The UK and the US took a “joint decision” to keep Kabul airport’s Abbey Gate open last Thursday, British sources have said, despite what turned out to be a prophetic warning that a terror attack by Islamic State Khorasan Province (ISKP) on western soldiers and gathering crowds was imminent.
The fresh briefing comes in the aftermath of an unusually detailed leak of the run-up to Thursday’s deadly bombings, which had claimed that the Americans had kept the gate “open longer than they wanted to” so the UK could finish its evacuation from Afghanistan.
British defence sources in effect disputed the leaked account, arguing in a fresh briefing that both countries’ militaries had agreed to keep the Abbey Gate open, in what was described by the UK as a “joint decision” despite the acknowledged risk.
More than 170 Afghans and 13 US marines were killed in a double bomb attack at the Abbey Gate and the nearby Baron hotel, also being used by British officials. Responsibility for the atrocity was claimed by ISKP, the Afghan affiliate of the global terror group.
Over the weekend, Politico reported on the US military’s thinking in the run-up to the attack, in which senior officials discussed on Wednesday in Washington how to prepare for what they feared was an imminent “mass casualty event”.
Commanders had concluded that the Abbey Gate was potentially the highest risk location, but it was nevertheless kept open because it was being used by the British to conclude an already accelerated evacuation.
According to notes of meetings obtained as part of the leak, R Adm Peter Vasely, the commander of US forces in Afghanistan, told senior colleagues that the Abbey Gate, was not closed on Thursday afternoon Kabul time as had been planned.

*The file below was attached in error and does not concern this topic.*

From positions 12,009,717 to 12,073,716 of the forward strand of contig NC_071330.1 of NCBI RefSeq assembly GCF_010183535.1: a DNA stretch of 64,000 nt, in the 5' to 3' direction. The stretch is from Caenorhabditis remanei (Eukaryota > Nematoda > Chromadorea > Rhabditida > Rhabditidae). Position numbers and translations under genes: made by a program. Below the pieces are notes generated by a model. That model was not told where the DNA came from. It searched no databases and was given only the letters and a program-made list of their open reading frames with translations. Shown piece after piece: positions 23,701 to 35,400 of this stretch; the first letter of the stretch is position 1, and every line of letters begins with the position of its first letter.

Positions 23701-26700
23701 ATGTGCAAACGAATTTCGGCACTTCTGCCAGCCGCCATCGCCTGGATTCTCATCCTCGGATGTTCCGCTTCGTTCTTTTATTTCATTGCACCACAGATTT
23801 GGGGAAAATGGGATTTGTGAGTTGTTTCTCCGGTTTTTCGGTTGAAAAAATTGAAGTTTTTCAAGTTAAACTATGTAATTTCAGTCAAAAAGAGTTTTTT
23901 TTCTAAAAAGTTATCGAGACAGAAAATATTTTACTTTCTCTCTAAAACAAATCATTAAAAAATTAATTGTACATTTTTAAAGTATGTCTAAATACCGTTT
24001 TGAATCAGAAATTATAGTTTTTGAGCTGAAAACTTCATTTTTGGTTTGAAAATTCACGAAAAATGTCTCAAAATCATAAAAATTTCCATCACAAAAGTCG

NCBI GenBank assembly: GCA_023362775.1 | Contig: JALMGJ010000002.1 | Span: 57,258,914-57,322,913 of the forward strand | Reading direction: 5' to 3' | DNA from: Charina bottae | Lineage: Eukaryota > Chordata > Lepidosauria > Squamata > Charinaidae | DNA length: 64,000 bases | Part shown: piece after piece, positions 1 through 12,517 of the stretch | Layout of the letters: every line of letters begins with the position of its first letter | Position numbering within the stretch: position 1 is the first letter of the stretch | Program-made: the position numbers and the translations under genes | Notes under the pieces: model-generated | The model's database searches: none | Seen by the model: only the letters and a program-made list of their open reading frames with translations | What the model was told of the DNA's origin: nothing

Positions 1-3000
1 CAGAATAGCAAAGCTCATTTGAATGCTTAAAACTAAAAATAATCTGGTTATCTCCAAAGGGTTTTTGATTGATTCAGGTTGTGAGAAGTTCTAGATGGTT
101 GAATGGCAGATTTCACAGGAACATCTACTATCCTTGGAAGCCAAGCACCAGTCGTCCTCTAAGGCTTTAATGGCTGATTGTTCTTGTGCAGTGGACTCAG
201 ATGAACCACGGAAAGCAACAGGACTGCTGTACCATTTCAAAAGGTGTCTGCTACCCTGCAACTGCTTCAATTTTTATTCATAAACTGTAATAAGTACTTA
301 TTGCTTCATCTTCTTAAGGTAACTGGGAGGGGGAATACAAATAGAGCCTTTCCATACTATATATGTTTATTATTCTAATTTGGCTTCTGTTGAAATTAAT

If accurate, that would imply the decision was not necessarily consensual, as the new British account suggests.
Earlier on Tuesday, the UK foreign secretary, Dominic Raab, also rejected US claims that Britain was indirectly responsible for the suicide attacks at Kabul airport last week because it insisted that the Abbey gate entry point to the site be kept open to allow British nationals to enter the airport.
The British minister said in a radio interview that the “story was simply untrue”, adding nothing the UK did required Abbey gate to be kept open that day.
“We co-ordinated very closely with the US, in particular around the Isis-K [ISKP] threat, which we anticipated although tragically were not able to prevent, but it is certainly right to say we got our civilians out of the processing centre by Abbey gate, but it is just not true to suggest that other than securing our civilians inside the airport that we were pushing to leave the gate open,” Raab said.
On Monday, prior to Raab’s comments, the UK was briefing it had nothing substantive to say about the Politico report, which was widely followed up.
The foreign secretary’s statement and revised briefing demonstrate that British politicians and its military recognise the seriousness of the story required them to provide a fuller version of events.